Not only do you have the multiple characters to choose from, but all of Obscure is co-operative play. Yes, for the first time since Nightmare on Elm Street for the NES, you and a friend can play a survival horror game TOGETHER. It just boggles my mind that such a concept hasn’t been exploited until now. Playing Obscure with a friend just increases the enjoyment, as you’re blowing away foul beasties trying to take over your school with a friend. Just like real life. if you don’t have any friends, that’s okay, because the computer will happily play for you. And unlike 99% of CPU controlled characters throughout the history of video gaming, your partner is actually programmed to be helpful and intelligent! Holy shit! I know! Yet another reason why Obscure is an incredible deal. Just make the computer play as the jock girl, give her the gun and watch her go to town.

The control scheme of Obscure is wonderful. Again, I have to question why this game was called an RE knock-off, consider Resident Evil games are generally frustrating as hell control wise. The gameplay of Obscure is smooth and pretty flawless.

Let’s break these down for you. We’ve got the A button which is your standard shoot/use/take button. The B button is clicked if you want to change an item in your inventory and then you use a control stick to cycle through your items. The Y button lets you use your character’s special ability. Kenny runs real fast, Ashley has a special attack for each weapon, Josh lets you know if there’s any secrets or hidden objects in the room, Shannon gives you hints when you are stuck, and Stan picks locks really quickly. The L trigger activates your Flashlight and the boost for it. The longer you hold the L trigger down, the brighter the flash will be while holding it, but you can’t hold it for too long or you’ll overload it. The Right trigger aims your weapon, and if you find some tape you can actually tape the flash light to your gun to have both out at once and to help you aim. Nice touch that I really found amusing and fun. Finally the D pad lets you give you computer controlled partner commands, like stay, follow me and so on.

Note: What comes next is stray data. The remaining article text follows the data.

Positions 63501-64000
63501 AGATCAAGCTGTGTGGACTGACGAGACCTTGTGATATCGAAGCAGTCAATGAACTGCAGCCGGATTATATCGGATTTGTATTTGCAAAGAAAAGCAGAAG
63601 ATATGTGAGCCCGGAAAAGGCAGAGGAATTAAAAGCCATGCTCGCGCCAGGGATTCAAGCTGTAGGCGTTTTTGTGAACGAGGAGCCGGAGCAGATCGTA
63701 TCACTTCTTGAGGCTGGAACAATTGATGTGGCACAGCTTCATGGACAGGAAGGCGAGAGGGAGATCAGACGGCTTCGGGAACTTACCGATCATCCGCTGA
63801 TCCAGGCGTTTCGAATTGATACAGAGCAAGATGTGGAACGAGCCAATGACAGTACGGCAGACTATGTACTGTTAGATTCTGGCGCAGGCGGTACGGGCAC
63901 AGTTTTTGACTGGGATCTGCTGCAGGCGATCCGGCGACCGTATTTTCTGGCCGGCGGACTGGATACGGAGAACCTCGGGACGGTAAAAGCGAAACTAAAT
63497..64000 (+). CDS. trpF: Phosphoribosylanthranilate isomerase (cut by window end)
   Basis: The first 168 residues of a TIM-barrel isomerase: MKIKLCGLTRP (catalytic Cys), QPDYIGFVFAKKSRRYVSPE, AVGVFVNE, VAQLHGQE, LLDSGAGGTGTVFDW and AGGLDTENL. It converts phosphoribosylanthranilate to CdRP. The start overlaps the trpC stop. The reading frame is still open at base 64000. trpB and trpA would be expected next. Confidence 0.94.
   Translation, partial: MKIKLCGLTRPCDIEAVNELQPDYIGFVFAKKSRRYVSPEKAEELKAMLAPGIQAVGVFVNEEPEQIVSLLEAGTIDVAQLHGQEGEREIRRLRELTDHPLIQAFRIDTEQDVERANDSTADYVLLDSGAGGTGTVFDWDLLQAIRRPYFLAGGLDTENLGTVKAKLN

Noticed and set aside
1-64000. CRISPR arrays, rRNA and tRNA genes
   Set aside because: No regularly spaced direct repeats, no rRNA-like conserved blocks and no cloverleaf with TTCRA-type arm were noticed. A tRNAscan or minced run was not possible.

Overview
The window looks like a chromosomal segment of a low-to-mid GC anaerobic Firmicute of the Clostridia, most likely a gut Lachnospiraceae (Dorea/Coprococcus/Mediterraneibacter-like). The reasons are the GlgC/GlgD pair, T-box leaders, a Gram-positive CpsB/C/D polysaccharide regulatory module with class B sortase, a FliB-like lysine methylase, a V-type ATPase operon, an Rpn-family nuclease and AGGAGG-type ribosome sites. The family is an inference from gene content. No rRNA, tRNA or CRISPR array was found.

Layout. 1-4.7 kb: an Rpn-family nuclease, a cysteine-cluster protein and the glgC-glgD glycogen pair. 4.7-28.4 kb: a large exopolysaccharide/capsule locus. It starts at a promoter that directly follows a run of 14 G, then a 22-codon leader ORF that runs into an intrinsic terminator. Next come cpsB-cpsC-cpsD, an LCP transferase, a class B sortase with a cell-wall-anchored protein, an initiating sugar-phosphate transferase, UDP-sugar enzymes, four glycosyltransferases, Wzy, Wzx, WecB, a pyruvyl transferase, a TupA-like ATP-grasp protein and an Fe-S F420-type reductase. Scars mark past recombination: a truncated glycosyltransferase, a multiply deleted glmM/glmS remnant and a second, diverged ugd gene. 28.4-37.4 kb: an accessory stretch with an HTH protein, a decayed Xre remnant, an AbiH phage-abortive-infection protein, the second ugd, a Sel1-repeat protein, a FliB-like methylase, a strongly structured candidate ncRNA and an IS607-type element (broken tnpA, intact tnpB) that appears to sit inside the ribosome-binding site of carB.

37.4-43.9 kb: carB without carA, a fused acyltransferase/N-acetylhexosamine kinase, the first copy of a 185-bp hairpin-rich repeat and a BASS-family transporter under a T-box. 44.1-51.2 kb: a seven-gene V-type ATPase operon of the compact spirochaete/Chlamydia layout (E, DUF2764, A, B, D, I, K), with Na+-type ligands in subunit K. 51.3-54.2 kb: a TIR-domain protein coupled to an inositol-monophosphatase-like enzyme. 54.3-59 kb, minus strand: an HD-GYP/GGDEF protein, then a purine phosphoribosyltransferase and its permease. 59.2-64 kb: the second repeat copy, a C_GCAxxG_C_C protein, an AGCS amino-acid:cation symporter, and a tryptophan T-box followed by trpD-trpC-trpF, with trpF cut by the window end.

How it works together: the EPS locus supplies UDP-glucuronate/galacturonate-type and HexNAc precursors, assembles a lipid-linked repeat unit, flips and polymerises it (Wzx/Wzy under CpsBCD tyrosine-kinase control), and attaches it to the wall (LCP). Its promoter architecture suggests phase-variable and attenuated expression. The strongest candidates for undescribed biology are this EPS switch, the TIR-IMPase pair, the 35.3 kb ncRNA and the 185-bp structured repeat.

Really the only control problem I had was with using melee weapons. There’s some collision detection issues I feel, but that’s why I stick to guns. Or give my computer partner the gun. That bitch don’t miss!